Nvidia meanwhile is showing off a range of 2019 games with real-time ray tracing enabled at Gamescom 2019 in Cologne, Germany, including Dying Light 2, Cyperpunk 2077, Call of Duty: Modern Warfare and Watch Dogs: Legion.
Ikea’s smart home investments to date have been smart but scattered – now the Swedish home goods brand says it’s going to amp up its smart home bets with a brand new dedicated business unit.
The company’s smart home endeavors began in 2012, and focused on wireless charging and smart lighting. It’s iterated in both areas since, developing self-installed integrated wireless chargers for its furniture, as well as light/charger combos, and finally with a new partnership with Sonos that produced the Symfonisk line of wireless smart speakers.
Ikea also has its own ambitions in terms of being the hub for future smart home products, not only from a hardware perspective, but also via its Home smart app, which it rebranded from being more strictly focused on its Tradfri line of connected bulbs in June. During the Symfonisk launch, Ikea told me it has broader ambitions for the Home smart app as a central hub for connected home control for its customers.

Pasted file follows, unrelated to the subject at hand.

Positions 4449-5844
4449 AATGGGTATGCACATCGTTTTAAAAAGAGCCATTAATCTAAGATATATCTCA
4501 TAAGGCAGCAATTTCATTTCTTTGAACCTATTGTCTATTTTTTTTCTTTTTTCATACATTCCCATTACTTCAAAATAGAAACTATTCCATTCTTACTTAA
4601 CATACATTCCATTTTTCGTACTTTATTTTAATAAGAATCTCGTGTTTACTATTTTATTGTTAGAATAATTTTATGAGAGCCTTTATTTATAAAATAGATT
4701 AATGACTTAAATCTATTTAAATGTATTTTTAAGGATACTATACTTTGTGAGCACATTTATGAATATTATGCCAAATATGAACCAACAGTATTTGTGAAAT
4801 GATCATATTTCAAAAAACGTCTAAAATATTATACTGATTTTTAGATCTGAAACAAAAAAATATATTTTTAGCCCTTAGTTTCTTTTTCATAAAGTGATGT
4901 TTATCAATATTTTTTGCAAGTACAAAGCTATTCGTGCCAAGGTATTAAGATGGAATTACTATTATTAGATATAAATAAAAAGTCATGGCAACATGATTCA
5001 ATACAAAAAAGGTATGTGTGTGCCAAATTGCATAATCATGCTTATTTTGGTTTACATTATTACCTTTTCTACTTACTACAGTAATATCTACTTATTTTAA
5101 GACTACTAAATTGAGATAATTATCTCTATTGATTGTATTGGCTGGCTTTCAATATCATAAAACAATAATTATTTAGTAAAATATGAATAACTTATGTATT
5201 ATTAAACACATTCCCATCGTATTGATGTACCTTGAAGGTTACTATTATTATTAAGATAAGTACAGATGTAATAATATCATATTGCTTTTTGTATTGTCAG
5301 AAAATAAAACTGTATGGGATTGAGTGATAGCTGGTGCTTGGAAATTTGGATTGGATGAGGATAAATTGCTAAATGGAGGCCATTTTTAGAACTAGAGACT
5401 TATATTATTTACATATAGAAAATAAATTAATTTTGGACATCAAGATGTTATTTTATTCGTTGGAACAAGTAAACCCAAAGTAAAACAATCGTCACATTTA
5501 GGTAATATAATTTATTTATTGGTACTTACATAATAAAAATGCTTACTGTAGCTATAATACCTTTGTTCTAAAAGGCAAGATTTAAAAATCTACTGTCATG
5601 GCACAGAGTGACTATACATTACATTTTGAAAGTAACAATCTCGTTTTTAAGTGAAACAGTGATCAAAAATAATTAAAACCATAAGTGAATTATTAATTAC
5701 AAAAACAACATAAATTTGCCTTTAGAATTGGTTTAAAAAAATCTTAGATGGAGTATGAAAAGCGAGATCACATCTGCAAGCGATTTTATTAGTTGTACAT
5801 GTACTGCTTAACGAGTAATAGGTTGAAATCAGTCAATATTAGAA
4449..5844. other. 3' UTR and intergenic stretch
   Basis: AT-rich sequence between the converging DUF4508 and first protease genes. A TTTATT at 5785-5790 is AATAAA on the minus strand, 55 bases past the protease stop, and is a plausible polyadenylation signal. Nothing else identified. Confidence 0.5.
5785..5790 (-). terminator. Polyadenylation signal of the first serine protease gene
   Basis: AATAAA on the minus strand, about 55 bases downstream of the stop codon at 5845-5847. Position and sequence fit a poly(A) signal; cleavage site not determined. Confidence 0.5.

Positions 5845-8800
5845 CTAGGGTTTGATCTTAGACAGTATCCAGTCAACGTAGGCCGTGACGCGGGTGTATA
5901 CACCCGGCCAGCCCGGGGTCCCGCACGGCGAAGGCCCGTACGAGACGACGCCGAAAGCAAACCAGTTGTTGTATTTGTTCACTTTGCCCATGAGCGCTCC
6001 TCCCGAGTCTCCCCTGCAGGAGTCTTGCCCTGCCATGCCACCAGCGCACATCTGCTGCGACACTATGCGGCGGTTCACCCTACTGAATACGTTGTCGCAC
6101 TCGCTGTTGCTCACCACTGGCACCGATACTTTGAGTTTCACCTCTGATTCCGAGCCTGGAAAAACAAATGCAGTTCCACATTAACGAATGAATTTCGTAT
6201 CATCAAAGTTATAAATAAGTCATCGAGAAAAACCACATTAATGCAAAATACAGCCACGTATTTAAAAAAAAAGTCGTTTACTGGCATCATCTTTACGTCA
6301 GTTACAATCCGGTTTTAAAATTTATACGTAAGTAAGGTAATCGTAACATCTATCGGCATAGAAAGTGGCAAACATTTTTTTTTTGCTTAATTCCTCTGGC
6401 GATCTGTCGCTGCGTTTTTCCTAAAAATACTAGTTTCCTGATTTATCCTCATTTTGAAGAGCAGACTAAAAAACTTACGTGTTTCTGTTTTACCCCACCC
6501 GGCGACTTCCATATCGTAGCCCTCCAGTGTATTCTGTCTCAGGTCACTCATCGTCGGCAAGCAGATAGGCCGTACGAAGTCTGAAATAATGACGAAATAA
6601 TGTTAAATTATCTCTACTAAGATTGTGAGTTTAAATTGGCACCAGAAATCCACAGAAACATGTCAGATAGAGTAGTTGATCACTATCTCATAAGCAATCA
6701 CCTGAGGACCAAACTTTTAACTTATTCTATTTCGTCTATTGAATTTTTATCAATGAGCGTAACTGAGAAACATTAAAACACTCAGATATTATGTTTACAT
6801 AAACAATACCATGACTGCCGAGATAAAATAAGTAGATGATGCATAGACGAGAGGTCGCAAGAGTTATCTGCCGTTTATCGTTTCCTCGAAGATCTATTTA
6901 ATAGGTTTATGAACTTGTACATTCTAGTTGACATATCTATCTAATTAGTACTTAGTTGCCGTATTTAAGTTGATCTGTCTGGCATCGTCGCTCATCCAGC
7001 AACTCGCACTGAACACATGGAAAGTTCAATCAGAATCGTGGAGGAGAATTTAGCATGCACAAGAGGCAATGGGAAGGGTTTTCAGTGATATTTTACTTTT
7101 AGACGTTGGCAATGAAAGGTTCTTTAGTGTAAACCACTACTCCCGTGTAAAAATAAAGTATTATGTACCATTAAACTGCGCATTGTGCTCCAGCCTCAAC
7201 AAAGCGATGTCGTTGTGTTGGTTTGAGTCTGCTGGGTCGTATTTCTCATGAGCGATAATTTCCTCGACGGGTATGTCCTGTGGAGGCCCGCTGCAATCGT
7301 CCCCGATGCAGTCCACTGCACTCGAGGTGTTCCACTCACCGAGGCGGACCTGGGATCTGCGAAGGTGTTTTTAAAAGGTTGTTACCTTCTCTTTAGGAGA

“At IKEA we want to continue to offer products for a better life at home for the many people going forward. In order to do so we need to explore products and solutions beyond conventional home furnishing,” said Björn Block, Head of the new IKEA Home smart Business Unit at IKEA of Sweden, in a press release from the company.
Ikea also characterized this as its biggest new focus area in terms of the overall business and brand since it introduced its Children’s Ikea line.
The partnership between Sonos and Ikea that produced the Symfonisk line is a long-term one, and both companies told me to expect more products to come out of that team-up in future. But it sounds like Ikea intends to explore how smart home tech might touch all aspects of its business, so it’s fair to anticipate more partnerships and product categories to follow as a result of this new investment focus, too.